WASHINGTON — The former director of the CIA told the House Intelligence Committee today that he was “worried” by contacts between Russia and unidentified U.S. persons during the presidential campaign, yet didn’t share everything that came to the attention of the CIA with former Director of National Intelligence James Clapper like he shared it with the FBI.
John Brennan, a career CIA officer who led the agency from 2013 until the end of former President Obama’s second term, said “it became clear” last summer that Russia was “engaged in a very aggressive and wide-ranging effort to interfere in one of the key pillars of our democracy,” prompting a meeting with the CIA, NSA, and FBI in late July.
“The experts provided regular updates and assessments through the summer and fall, which we used to inform senior U.S. officials, including President Obama,” he said. “The work also was leveraged for the intelligence community assessments that was completed in early January, under the aegis of the director of national intelligence.”
Emphasizing that Russia “brazenly interfered in our 2016 present election process and that they undertook these activities, despite our strong protests and expose a warning that they not do so,” Brennan said he spoke with Russian FSB head Alexander Bortnikov early last August, in which he “raised the published media reports of Russian attempts to interfere in our upcoming presidential election.”
“I said American voters would be outraged by any Russian attempt to interfere in the election,” he recalled. “Finally, I warned Mr. Bortnikov that if Russia pursued this course, it would destroy any near-term prospect for improvement in relations between Washington and Moscow and would undermine constructive engagement even on matters of mutual interest.”
Bortnikov “denied the charge, but said that he would inform President Putin of my comments.”
Brennan said party leaders and the leaders of both congressional intelligence committees received briefings about the “active counterintelligence case” in August and September.
“The substance of those briefings was entirely consistent with the main judgments contained in the January classified and unclassified assessments, namely that Russia’s goals were to undermine public faith in U.S. democratic process, denigrate Secretary Clinton and harm her electability and potential presidency, and to help President Trump’s election chances,” he said.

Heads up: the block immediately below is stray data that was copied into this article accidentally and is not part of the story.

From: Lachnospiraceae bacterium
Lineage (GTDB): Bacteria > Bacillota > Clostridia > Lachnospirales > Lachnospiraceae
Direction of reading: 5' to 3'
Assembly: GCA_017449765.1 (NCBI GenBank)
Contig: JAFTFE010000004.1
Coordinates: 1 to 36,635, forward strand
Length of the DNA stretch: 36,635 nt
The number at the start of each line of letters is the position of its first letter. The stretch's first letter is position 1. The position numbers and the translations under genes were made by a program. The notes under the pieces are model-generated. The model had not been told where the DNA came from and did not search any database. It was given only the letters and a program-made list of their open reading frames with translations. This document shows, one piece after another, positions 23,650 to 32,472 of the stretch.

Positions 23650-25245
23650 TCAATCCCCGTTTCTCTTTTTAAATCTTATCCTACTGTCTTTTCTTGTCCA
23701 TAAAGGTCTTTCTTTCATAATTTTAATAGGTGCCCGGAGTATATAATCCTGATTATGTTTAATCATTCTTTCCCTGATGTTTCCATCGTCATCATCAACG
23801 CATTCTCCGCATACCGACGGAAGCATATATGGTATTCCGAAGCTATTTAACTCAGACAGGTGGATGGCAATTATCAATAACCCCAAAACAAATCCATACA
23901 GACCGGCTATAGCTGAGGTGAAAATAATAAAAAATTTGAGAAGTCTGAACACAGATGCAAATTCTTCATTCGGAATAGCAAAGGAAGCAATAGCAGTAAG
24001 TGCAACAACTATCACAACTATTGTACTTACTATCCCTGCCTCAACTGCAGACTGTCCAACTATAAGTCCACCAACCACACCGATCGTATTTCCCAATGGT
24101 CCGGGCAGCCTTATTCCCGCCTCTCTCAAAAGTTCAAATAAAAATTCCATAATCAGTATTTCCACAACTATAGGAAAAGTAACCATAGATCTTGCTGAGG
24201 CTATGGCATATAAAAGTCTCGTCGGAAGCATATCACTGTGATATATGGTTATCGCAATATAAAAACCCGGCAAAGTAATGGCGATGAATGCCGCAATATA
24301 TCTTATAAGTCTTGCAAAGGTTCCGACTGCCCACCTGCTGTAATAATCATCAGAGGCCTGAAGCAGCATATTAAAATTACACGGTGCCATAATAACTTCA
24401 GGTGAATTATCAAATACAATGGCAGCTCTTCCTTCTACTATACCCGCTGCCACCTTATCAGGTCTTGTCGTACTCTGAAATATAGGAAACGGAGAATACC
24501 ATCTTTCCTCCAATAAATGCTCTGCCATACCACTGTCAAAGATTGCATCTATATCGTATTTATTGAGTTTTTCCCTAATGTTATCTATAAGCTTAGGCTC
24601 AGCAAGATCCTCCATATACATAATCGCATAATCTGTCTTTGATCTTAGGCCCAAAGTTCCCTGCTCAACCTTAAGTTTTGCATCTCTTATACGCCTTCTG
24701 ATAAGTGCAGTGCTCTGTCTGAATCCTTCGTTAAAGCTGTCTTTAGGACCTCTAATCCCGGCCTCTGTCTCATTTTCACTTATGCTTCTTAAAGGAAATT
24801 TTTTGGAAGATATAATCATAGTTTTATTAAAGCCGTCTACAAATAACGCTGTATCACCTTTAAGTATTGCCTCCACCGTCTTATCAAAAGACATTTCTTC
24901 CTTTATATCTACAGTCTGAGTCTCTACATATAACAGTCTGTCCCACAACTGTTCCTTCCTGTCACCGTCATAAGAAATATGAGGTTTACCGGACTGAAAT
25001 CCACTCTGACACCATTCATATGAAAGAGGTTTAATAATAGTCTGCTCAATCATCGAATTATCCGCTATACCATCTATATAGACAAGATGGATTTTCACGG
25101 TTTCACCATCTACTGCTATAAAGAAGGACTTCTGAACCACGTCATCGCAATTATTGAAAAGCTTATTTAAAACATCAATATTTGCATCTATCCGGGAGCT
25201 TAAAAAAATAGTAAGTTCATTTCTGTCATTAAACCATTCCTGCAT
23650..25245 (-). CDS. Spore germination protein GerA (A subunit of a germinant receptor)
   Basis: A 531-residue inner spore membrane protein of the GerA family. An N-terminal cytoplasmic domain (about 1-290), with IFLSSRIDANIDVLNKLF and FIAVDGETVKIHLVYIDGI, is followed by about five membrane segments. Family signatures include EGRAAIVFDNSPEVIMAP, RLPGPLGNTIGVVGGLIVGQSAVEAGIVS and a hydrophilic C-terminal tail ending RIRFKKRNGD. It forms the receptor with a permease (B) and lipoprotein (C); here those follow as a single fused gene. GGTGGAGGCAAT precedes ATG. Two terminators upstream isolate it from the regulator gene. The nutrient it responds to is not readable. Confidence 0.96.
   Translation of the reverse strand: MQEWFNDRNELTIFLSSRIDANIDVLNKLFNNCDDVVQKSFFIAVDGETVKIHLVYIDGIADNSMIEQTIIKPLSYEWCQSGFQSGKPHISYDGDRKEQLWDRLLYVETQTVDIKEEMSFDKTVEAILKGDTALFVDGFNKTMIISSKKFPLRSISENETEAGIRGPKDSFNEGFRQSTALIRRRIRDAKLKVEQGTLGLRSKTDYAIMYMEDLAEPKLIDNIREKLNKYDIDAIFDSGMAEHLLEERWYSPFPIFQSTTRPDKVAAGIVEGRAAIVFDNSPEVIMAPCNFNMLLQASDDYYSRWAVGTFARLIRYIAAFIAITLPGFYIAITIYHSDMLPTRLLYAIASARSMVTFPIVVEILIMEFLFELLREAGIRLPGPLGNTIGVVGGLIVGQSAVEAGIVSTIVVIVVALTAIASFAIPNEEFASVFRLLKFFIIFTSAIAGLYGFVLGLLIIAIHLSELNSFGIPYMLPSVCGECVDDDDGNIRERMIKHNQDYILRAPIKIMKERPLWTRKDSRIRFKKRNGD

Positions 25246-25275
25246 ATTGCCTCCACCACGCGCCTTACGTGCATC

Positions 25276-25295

Pressed on whether he saw evidence of collusion between the Trump campaign and Russia, Brennan said it was the job of intelligence services to turn information over to the investigators at the FBI who are tasked with making that determination.
“I was worried by a number of the contacts that the Russians had with U.S. persons and so therefore, by the time I left office on January 20, I had unresolved questions in my mind as to whether or not the Russians had been successful in getting U.S. persons involved in the campaign or not to work on their behalf, again, either in a witting or unwitting fashion,” the former CIA chief said.
Brennan said he “wanted to make sure that every information and bit of intelligence that we had was shared with the bureau so that they could take it.”
“It was well beyond my mandate as director of CIA to follow on any of those leads that involved U.S. persons,” he added. “But I made sure that anything that was involving U.S. persons, including anything involving the individuals involved in the Trump campaign was shared with the bureau.”
Pressed again on the collusion question by Rep. Trey Gowdy (R-S.C.), Brennan said he “encountered and am aware of information and intelligence that revealed contacts and interactions between Russian officials and U.S. persons involved in the Trump campaign that I was concerned about because of known Russian efforts to suborn such individuals and it raised questions in my mind, again, whether or not the Russians were able to gain the cooperation of those individuals.”